How many friends do you have?
Or should I ask, rather, “How many ‘friends’ do you have?”
Any newcomer to the world of online social networking, especially anyone of the digital immigrant generations, could be forgiven for becoming confused about the terminology of “friends” and – the new verb courtesy of the social networking phenomenon – “friending”.
Sometimes I think that everything’s been said about the phenomenon of having “friends” in online networks being different from what we think of as having friends in the offline world. The short story is this: becoming a “friend” on a social network is a much looser concept than people think of outside such networks.
I resisted that idea for a while. I took the view that the people I accepted or invited as “friends” online would be rather like my offline friends. But my thinking on the subject has changed – hopefully evolved – over the past few years and I now have a more flexible approach.
At the risk of stating the bleeding obvious, inviting someone to be a “friend” on Facebook or bebo or some other social network is a less socially or morally fraught deed than doing so in the offline world. Actually, although I get notified every day of online “friend” requests, I can’t recall the last time anyone in the offline world asking me to be their friend.
But what do we really mean by a “friend” online? And how many “real” friends do people have anyway?
At the Social Networking and EBusiness Conference Phils, held in Manila recently, Ian Stewart, now Asian Head of Friendster and previously at MTV, said that according to a survey done for MTV, the number of close friends young people have is 13, with 50 offline acquaintances and 44 online. I understand him to say on the video that these figures work also for those of us who are not in the young people category: I don’t know the basis for that observation, but I find it interesting.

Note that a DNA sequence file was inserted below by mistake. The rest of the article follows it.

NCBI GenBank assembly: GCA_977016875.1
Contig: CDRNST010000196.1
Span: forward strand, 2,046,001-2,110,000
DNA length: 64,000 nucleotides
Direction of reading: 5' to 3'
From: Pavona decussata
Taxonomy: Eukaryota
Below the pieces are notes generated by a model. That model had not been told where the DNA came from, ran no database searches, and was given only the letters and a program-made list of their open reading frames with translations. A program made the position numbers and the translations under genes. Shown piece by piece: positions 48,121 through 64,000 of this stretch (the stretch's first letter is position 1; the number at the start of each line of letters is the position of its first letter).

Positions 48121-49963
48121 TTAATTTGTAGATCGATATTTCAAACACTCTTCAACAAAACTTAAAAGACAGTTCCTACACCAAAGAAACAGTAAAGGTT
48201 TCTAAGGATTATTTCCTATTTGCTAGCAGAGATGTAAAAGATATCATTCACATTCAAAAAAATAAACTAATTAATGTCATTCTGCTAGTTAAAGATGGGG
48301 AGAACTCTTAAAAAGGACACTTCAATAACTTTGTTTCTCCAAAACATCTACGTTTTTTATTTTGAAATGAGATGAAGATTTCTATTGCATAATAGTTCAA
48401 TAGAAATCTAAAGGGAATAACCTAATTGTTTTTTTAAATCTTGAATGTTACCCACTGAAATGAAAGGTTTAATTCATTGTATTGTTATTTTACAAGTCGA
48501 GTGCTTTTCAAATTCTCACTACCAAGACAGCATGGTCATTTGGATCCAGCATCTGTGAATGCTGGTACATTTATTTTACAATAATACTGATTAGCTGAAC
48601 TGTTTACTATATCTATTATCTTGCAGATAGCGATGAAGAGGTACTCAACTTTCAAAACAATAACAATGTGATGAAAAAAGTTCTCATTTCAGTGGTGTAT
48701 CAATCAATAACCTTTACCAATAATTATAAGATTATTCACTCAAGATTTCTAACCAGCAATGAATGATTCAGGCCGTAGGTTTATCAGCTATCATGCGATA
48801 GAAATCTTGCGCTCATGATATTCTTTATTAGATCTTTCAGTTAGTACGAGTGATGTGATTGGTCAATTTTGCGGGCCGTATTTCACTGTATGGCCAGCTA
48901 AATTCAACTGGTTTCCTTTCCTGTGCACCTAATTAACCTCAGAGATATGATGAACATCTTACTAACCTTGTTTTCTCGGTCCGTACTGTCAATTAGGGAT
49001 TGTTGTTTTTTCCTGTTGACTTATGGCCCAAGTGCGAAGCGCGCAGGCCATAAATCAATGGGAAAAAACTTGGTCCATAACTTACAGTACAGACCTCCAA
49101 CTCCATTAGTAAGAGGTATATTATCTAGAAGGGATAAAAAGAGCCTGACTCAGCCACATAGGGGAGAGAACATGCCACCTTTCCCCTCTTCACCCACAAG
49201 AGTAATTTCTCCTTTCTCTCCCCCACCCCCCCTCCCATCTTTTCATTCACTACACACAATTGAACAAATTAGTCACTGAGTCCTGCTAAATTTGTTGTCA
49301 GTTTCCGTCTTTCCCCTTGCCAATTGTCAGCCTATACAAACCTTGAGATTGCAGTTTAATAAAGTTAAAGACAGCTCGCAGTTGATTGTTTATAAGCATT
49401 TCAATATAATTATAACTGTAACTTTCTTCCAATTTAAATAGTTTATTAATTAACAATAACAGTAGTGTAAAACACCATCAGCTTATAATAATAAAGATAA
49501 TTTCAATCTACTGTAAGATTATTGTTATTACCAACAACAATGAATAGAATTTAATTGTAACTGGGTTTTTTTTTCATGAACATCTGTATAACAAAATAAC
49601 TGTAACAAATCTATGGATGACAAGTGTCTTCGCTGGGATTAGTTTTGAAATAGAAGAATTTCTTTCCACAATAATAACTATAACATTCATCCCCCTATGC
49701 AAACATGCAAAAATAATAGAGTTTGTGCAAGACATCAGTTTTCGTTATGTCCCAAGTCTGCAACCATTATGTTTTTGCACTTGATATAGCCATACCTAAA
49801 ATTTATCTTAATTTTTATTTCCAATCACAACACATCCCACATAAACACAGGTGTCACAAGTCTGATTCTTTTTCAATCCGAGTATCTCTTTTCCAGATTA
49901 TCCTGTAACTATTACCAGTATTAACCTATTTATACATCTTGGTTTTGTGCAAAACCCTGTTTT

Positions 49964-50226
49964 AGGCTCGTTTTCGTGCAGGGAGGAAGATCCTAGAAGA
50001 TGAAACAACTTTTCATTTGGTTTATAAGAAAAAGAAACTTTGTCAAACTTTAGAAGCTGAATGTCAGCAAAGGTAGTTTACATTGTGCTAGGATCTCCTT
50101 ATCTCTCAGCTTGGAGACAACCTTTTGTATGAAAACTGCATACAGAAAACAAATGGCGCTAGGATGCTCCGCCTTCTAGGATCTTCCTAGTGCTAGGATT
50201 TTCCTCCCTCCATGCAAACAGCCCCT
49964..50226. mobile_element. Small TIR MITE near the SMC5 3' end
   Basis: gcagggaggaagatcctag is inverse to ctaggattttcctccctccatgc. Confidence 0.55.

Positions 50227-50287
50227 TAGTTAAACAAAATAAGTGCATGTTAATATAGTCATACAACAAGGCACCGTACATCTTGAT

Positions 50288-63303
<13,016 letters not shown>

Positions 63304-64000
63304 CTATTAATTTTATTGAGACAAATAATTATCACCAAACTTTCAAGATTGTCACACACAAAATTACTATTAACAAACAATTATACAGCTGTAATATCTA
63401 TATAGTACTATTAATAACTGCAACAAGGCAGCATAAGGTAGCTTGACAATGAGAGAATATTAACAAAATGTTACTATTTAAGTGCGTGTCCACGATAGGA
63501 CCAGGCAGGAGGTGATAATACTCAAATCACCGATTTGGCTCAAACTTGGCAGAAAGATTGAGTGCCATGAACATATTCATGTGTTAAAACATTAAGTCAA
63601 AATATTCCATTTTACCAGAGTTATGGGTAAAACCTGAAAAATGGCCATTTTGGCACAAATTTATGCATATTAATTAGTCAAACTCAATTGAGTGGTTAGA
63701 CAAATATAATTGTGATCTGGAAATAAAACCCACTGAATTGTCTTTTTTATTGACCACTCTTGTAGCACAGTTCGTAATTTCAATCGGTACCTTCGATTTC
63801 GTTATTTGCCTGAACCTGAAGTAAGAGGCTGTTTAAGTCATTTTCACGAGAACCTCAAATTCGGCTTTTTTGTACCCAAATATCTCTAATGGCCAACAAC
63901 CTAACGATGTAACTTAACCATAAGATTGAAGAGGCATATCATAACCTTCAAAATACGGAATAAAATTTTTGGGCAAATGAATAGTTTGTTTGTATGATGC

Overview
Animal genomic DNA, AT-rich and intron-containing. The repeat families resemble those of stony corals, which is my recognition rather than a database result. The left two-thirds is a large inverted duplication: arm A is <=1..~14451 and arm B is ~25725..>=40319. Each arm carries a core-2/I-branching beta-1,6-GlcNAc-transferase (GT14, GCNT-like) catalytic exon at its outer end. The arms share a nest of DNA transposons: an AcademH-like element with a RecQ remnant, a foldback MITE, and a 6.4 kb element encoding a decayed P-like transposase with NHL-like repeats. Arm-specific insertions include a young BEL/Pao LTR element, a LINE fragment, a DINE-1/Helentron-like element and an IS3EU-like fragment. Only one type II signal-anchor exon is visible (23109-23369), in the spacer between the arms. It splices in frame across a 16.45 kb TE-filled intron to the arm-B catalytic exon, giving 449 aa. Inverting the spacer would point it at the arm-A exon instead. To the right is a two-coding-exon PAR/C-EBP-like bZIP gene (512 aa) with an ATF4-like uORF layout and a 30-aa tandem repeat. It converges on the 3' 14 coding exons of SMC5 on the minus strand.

Video by Buddy Gancenia, thanks to Janette Toral
Where does that leave the people who have thousands of “friends” on social networks? The networkers and super-connectors?
Last year’s Rapleaf study, as reported on Marketing Vox, via Marketing Charts, looked at connections made on a number of networks, including Bebo, Facebook, Friendster, Hi5, LiveJournal, MySpace, Flickr (note: LinkedIn, the professional business network, is not mentioned – nor is Twitter, which is a whole other story).
The report listed four categories of “networkers” and “connectors” on social networks:
- Social Networkers (those with 1-100 friends) – about 80% of the sample set
- Connectors (100-1,000 friends) – about 19%
- Super Connectors (1,000-10,000 friends) – .66%
- Uber Connectors (10,000+ friends) – .02%
For what it’s worth, women are more likely to be Super Connectors and men are more likely to be Uber Connectors. The report indicates that men go for numbers, women for “real” connection and relationship. That figures.
From a business point of view, it is important to work out what kind of network we want to build, and where, in relationt to our business strategy. For some groups, recruiters for instance, having very large networks seems generally a good idea. But if you were a recruiter working in a highly specialized field, building and maintaining very large networks might not be such a clever use of your time. And there might or might not be good business reasons for inviting any or all of your offline “real” friends into to that network.
I always say it’s a good idea, when registering for new networks, to resist the inclination to complete immediately those screens that offer to make it really easy to invite a whole bunch of your friends and family to your new network.
For every network we start or join we need to ask, who do I want to connect with or invite here and what’s the underlying rationale for those judgements.
Do you have an example of a social network that has worked really well for you from a business viewpoint? I hope you will share?
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